"Malaysia is a country that does not encourage trafficking in persons." But Malaysian law effectively makes every foreign worker a captive of the company that hired him or her. In the name of immigration control, employers like Local Technic are required to confiscate guest workers' passports and report any runaways to the police. No one blames company managers for lies told by independent labor recruiters inside or outside the country. Yet new recruits keep coming.
Professional spotters prowl Indonesia's neglected West Kalimantan province, collecting bounties as high as $100 for each mark they find for the brokers. Job touts then swoop down, offering gifts, cash and working papers. In Malaysia, just over the border, labor agencies pay the traffickers as much as $1,000 a head on delivery—and new recruits are then told they'll have to pay that money back with interest before they can go home. "The scale [of recruiting] here is unbelievable," says Elizabeth Dunlap, who oversees the IOM's counter-trafficking program in Indonesia. "It's like lambs to the slaughter," says Andreas Paulus of the charity Pancur Kasih, which runs a safe house in Indonesia for fugitive migrant workers who have been caught, punished and expelled from Malaysia.
And yet the nature of the global economy makes it nearly impossible to avoid buying products of forced labor. Trapped workers on plantations in Malaysia harvest basic commodities like rubber and palm oil (for toothpaste, cosmetics and biofuels). "It's like I'm out of hell," says one Indonesian who says he spent seven months at a Malaysian rubber plantation working 13 hours a day, seven days a week without pay until he escaped—only to be arrested, imprisoned, flogged and deported. His story is consistent with numerous accounts collected by nongovernmental organizations in Indonesia. But when that plantation's harvest goes to market, it looks just like rubber from anywhere else.
Even a good reputation may hide problems. Thailand-based Sirichai Fisheries supports the U.S.-based Marine Stewardship Council and practices environmentally friendly fishing. But NEWSWEEK has interviewed four past crewmen on Sirichai vessels and seen written complaints to a Cambodian labor-rights group from three others. All claim to have endured treatment that fits the ILO's definition of forced labor. They say their passports were confiscated, and they were forced aboard fishing boats, sent to sea and expected to work brutal hours for more than two years.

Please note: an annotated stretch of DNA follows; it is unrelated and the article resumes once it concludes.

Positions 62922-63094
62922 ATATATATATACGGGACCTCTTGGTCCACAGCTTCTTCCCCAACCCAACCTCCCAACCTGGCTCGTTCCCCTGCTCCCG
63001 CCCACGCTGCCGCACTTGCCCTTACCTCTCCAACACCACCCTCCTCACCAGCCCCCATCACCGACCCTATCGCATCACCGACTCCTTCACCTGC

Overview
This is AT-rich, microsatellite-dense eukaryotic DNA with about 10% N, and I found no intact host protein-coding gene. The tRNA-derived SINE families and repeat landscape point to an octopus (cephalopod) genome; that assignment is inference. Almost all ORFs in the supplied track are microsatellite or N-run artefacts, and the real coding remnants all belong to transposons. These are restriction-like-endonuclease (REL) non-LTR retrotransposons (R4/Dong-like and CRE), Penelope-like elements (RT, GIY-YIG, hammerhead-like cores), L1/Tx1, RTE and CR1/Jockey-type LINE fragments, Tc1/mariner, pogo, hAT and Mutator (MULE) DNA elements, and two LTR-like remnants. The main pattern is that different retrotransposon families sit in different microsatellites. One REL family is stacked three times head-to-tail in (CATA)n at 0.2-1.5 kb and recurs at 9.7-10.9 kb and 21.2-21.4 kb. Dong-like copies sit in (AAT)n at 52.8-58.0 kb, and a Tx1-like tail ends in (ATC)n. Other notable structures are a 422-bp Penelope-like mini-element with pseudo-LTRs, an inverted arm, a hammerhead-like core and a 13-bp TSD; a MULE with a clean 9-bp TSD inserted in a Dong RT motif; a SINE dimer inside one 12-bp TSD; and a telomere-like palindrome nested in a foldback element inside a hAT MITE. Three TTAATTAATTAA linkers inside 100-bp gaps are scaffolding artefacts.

Crewmen who completed their tours say they were paid a third less than their recruiters promised. Sirichai's general manager, Wiriya Sirichai-Ekawat, admits there have been troubles with Cambodian recruitments, but he blames labor brokers who were paid by Sirichai for their services in 2005 but were "not our people." Asked if the company's treatment of foreign employees amounted to slavery, he said: "We never do that." In an e-mail to NEWSWEEK, the Thai company's managing director, Wicharn Sirichai-Ekawat, says Sirichai has only one policy: "To follow the law." He says Sirichai is the only Thai fishing company that does not use illegal labor.
Back on dry land, the British-based supermarket chain Tesco has its own problems with Bangladeshis who mop its floors in Malaysia's capital, Kuala Lumpur. One janitor tells NEWSWEEK he spent his family's savings, sold land and borrowed from loan sharks to pay $3,000 to a job broker in Bangladesh. Now his gross pay of roughly $200 a month is less than half what the broker promised—before deductions for food, housing and job-placement fees. If he works marathon shifts until his visa expires, he might clear $600 for three years' work. "I was cheated," says another cleaning-crew member. "I had dreamed of making my parents comfortable. I wanted to leave something for my children." Tesco, the world's third largest retailer after Wal-Mart and the French chain Carrefour, denies using forced labor and says it conducts "regular audits" to make sure foreign workers are treated fairly.
So far, the international community has taken only small steps to control the traffic in forced labor. In response to complaints, Malaysia has called a temporary halt to imports of labor from Bangladesh. At the other end of the pipeline, the Dhaka government has vowed to investigate charges that Bangladesh's labor exports effectively constitute legalized slavery. But emancipation remains only a dream.